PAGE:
Children watching TV in the 1950s
    It was all so much more simple in yesteryear
    By the time the regulator has swung into action, the damage has, more often than not, been done. Two of the ads features at the top of this page were banned, but only after they had been broadcast.

    The ASA has been known to take weeks to reach an adjudication. It will clearly have to move quicker, says Kip Meek of Ofcom, if it is given the TV and radio beat.

    If - as expected by industry insiders - the public backs the transfer of broadcast advertising to the ASA - it will be a major coup for the 40-year-old regulator, which has been fighting a turf war with the ITC for years for the right to be the single advertising regulator.

    It will also be a shot in the arm for the UK ad industry.

    Whether it will be a boost for the viewer - whether the viewer will even notice - remains to be seen.

    Why the ads were and were not banned
  • The Carling ad was not banned. The regulator said it did not contain a damaging or undermining portrayal of disability.
  • The Xbox ad was banned. It was judged to have caused "considerable distress" to many viewers.
  • The NSPCC ad was not banned, although it was ordered not to be shown before the 2100 watershed.
  • The Hula Hoops ad was banned, after complaints that it had been "shocking and upsetting".

    Some of your comments:

    UK adverts are so much more provocative and forthright than the general drivel in the US and none of these ads are either gross or indecent. A lot of thought and loot went into them, and it is a sorry state of affairs when some anonymous ivory tower suit can have the power and authority to decide what we can or can't watch. On the so called dodgy ones, don't we have a 2100 hour watershed which can be put to better use?
    Steve Warrington, US

    I find safety and charity adverts most offensive. They seek to get the message across using the most disturbing images possible, often at times when children are watching. These adverts are desensitising adults and upsetting children. Such adverts should be restricted to printed media, where the context can be clearly understood by the reader.
    Ray Allen, UK

    I couldn't believe the Xbox one was taken off TV. Everyone uses the phrase 'life is short', and Microsoft humourously visualised it for the advert. I couldn't see the harm in the advert at all. So much fuss over nothing in my opinion.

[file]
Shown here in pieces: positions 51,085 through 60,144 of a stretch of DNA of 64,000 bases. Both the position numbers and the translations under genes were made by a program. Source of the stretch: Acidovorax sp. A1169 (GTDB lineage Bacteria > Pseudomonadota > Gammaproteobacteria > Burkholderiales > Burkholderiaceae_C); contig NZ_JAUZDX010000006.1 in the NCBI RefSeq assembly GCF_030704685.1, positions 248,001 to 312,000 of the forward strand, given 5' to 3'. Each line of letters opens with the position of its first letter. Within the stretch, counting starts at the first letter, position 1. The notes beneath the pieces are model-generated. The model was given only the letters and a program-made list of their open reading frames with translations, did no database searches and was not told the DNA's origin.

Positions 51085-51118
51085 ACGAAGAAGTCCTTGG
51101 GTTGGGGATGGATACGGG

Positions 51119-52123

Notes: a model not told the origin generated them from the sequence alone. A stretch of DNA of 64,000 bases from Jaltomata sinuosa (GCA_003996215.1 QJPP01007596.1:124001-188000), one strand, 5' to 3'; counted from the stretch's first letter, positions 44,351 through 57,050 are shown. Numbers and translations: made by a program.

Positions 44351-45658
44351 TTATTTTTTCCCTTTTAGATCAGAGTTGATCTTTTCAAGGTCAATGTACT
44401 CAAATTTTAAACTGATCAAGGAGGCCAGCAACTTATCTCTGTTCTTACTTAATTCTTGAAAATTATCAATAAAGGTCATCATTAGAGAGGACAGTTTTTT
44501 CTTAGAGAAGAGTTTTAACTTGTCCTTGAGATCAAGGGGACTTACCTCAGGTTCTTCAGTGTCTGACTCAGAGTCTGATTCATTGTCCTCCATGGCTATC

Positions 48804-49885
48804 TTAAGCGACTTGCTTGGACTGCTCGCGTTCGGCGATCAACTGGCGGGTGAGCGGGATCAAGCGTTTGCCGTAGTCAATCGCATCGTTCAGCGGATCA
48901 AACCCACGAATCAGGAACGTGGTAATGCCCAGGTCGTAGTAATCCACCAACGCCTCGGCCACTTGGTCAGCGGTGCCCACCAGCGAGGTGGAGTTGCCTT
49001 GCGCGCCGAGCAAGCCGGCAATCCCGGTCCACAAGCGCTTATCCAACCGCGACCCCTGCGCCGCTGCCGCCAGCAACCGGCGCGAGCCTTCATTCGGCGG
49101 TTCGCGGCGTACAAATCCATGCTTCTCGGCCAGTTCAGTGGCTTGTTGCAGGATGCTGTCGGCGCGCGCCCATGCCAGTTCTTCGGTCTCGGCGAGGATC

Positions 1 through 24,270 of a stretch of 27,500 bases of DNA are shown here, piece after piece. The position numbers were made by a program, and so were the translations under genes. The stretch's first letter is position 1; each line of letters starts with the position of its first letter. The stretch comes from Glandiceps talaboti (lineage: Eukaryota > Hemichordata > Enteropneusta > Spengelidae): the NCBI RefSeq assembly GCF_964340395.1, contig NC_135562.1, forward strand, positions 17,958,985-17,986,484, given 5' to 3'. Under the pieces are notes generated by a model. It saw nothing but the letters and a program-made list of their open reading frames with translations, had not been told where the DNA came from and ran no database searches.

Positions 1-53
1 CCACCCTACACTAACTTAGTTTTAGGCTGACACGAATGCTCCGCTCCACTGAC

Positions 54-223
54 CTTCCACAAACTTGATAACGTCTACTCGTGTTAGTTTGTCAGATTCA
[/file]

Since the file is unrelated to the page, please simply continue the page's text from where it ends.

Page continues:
Martin Bunker, UK

    I do not think the authority was in the correct state of mind to ban the Hula Hoops advert, the other - the XBox, was justified. The NSPCC should be played before the watershed as I believe children should be seeing this - and encouraged to tell if they are being abused. After 9pm defeats the purpose of it.
    Kristofer McGhee, Scotland

    Am I missing the point here? What is "upsetting" about the Hula Hoops advertisement? The only "upsetting" thing I could identify is that it is not as funny as it seems it will be.
    PV, UK

    I found the NSPCC ad most shocking but it should not be banned because it is being shown to help children. The other three ads didn't seem shocking at all to me, the Hula Hoop and Carling ads are a bit weird but the Xbox one is pretty clever.
    Suzanne Gordon, UK

    To have the UK advertising industry regulating itself would be like putting the foxes in charge of the chickens. What moron can think that would work?
    John Richards, New Zealand

    I must confess I enjoyed all those adverts artistically. The Carling ad was hilarious. The XBox ad was cleverly made and executed. The NSPCC ad definitely got the message across. The Hula Hoops ad was harmless (although I did laugh out loud when I read that it was banned because it was "Shocking"!) If I could regulate adverts, the first thing I'd introduce would be a rule where the sound volume and intensity matches the television shows. The number of times I have jumped out of my skin when adverts came on are countless. If anything, it made me make note of the product encouraging me NOT to buy it.
    Steve Godrich, UK